Sam stands up and walks towards bedroom door.

ALEX: Sam?

SAM (turns around): Yeah?

ALEX: I am SO scared I’m gonna wake up twenty years from now and still not have finished writing a book.

SAM: You’re probably right about that…just as long as you know that’ll have been your choice.

Alex’s mouth drops open. The phone rings. Sam nods towards it.

SAM: Your next distraction awaits…

ALEX: Sam!

Sam walks out of living room into bedroom. Alex picks up phone.

ALEX (into phone, upset): Hello? Oh, hi Mom…

Alex shakes her head.

ALEX (into phone): Nothing.

Alex frowns.

ALEX (into phone): What? Umm…well…uhh…it’s not really convenient. I mean, we’re both working that weekend and…

Alex nods.

ALEX: Yeah, I know…

Sam re-enters from bedroom door, holding something in his hand.

ALEX: Okay, okay…I’ll talk to Sam about it. Bye.

SAM: Talk to me about what?

Sam puts his chain with the pendants over his head.

ALEX: My Mom wants us to host Thanksgiving dinner.

Sam tucks pendants down front of his black t-shirt then snaps up the rest of his police shirt.

SAM: You’re kidding me, right?

ALEX (folds arms across chest): No.

SAM: It’s not convenient.

ALEX: That’s what I said. But I do have the Monday off…

SAM: So? You were just complaining about not having time to write.

ALEX: It’s a stat holiday!

SAM: Too bad. Unpublished writers don’t GET stat holidays.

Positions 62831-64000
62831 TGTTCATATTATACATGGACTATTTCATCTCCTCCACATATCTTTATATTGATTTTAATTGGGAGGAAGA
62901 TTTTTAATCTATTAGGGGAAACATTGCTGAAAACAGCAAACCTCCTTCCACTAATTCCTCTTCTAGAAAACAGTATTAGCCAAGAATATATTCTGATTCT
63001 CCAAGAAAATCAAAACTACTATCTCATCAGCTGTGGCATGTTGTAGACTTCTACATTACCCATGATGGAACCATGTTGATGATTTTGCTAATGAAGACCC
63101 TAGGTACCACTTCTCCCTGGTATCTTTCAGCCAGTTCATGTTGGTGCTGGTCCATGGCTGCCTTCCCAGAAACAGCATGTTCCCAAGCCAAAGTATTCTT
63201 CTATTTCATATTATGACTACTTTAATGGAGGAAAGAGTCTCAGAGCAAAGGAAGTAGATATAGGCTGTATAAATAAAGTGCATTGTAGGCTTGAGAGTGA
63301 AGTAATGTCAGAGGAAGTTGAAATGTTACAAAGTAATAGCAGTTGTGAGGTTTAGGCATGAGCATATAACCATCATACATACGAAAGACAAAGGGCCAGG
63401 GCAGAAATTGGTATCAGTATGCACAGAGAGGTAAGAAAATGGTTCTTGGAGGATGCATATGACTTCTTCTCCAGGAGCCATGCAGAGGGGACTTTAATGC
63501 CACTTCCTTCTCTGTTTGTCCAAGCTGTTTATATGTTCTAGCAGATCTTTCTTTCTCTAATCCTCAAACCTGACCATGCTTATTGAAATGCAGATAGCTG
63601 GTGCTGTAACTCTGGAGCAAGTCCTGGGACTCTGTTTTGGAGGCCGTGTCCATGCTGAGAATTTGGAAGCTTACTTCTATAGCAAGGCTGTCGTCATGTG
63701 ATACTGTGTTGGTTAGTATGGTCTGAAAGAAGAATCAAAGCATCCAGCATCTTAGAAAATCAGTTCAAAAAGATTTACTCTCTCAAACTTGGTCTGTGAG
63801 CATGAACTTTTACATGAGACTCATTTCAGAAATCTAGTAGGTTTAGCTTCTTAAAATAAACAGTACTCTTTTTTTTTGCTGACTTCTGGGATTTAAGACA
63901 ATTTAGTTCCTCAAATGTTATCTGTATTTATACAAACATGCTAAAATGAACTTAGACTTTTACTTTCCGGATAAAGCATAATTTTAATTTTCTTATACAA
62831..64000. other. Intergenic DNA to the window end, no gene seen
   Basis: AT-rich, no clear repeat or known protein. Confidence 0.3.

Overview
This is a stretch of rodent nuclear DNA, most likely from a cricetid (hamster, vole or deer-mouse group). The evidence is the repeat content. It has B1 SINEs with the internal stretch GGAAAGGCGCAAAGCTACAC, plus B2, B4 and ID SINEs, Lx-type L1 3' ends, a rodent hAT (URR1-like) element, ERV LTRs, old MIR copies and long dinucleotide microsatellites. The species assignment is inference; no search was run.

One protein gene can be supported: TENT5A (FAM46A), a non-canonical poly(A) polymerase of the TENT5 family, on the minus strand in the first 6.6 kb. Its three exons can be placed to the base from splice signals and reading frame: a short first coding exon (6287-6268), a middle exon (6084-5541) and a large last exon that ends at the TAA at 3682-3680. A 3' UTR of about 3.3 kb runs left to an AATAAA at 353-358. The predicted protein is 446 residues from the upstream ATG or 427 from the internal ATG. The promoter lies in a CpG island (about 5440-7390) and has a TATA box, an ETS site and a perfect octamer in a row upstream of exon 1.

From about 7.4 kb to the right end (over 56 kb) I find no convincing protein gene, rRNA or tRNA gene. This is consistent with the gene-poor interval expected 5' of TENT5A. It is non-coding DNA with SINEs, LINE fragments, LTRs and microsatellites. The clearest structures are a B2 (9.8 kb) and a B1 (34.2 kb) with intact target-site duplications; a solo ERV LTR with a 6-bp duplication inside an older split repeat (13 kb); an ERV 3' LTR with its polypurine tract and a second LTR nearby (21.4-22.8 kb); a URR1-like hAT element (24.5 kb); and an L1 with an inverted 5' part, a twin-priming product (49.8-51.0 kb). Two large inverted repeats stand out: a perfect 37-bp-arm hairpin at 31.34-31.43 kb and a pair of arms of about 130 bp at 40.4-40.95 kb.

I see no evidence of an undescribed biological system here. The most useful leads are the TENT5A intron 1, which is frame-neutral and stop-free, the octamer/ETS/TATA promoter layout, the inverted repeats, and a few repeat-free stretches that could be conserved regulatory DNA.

ALEX: Why are you being such a jerk?

SAM: Because you can’t say NO! You just don’t get it. You complain about not having time to write…but the second your mother phones and asks you to do something, you don’t even bat an eye.

ALEX: It’s dinner, for God’s sake.

SAM: If your writing is so important to you, why don’t you actually spend some time doing it…

Sam nods to the book on coffee table.

SAM: Instead of just reading about it?

Just a cute aside: after the actors read this fight scene out loud during a workshop of the script, they said, “Wow! That argument is SO real!” 🙁

But, of course, the real issue – the lesson – at the heart of that scene is not the fact that my Mother was, yet again, pushing my boundaries.

The real lesson was “Sam’s” message: I had to learn how to say no.

Why is this so difficult for so many of us, particularly women, to do?


If something isn’t convenient or we simply can’t take one more thing added to our already over-flowing plate, why is it so hard to say no?
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I suspect there are many answers: guilt, wanting to please others, not wanting to hurt others, wanting to be liked, a sense of responsibility…the list goes on, as to why we say yes when we want to say no.

But at the end of the day, here’s what I’ve learned from the big-guns boundary-pushers (mothers and others): when we find the strength and courage to say no to what we do NOT want, we make space for what we DO want.

And maybe, just maybe, the real reason we say yes when we want to say no (over and over again) is because then we’ll have an excuse – other people – as to why we didn’t achieve what we really wanted to during our time here.

Ouch.

Now excuse me while I go pour myself a Manhattan 😊

Maryanne Pope is the author of A Widow’s Awakening, the playwright of Saviour and the screenwriter of God’s Country. Maryanne is CEO of Pink Gazelle Productions and Chair of the John Petropoulos Memorial Fund. To receive her weekly blog, Weekly Words of Wisdom, please sign up here.

Previous Blog in this Mothering Matters Series: Connecting Through Memories – Real or Imagined

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Learn more about Mothering Matters

Subscribe to Mothering Matters